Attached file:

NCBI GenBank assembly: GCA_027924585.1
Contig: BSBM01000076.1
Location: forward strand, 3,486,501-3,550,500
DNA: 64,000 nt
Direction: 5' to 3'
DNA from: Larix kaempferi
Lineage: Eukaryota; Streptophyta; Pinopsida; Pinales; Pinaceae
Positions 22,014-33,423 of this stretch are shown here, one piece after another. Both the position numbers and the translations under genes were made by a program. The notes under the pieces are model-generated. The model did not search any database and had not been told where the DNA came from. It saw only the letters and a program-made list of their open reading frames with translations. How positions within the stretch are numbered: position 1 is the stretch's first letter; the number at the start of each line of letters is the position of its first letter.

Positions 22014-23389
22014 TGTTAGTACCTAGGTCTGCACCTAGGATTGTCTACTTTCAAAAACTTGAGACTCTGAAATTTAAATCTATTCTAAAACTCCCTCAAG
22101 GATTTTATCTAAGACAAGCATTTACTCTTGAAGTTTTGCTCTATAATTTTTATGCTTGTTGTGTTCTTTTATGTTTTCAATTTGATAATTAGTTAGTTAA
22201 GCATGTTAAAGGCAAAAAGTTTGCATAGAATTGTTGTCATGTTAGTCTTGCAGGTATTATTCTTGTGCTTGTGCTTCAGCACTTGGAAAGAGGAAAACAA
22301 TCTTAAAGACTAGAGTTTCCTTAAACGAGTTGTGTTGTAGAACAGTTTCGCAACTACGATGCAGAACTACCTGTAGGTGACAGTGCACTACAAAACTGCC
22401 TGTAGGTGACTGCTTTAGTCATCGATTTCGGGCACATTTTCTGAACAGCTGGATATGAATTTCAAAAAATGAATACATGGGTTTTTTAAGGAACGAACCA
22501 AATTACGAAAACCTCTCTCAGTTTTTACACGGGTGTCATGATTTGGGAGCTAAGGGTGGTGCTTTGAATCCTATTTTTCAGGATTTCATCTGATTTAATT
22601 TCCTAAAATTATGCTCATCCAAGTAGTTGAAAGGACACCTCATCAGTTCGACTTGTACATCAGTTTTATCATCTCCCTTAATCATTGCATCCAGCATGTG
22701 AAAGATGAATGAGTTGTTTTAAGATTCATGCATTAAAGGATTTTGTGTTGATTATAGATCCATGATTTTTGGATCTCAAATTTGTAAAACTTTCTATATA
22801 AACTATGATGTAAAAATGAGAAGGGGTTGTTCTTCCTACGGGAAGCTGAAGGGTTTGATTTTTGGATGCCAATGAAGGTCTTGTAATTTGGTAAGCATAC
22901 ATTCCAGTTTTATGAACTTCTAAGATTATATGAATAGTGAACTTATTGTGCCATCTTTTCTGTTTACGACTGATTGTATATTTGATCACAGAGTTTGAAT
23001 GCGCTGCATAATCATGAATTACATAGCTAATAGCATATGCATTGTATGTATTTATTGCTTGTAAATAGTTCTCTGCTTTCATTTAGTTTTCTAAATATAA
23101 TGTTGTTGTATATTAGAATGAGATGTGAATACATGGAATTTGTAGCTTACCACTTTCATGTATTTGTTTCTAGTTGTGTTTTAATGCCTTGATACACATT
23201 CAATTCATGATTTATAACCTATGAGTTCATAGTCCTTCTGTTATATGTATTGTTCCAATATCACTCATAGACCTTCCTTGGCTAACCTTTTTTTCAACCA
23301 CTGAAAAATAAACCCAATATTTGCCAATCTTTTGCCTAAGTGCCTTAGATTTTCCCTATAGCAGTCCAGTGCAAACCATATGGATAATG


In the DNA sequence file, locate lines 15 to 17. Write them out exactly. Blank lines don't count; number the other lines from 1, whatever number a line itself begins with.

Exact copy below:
22501 AATTACGAAAACCTCTCTCAGTTTTTACACGGGTGTCATGATTTGGGAGCTAAGGGTGGTGCTTTGAATCCTATTTTTCAGGATTTCATCTGATTTAATT
22601 TCCTAAAATTATGCTCATCCAAGTAGTTGAAAGGACACCTCATCAGTTCGACTTGTACATCAGTTTTATCATCTCCCTTAATCATTGCATCCAGCATGTG
22701 AAAGATGAATGAGTTGTTTTAAGATTCATGCATTAAAGGATTTTGTGTTGATTATAGATCCATGATTTTTGGATCTCAAATTTGTAAAACTTTCTATATA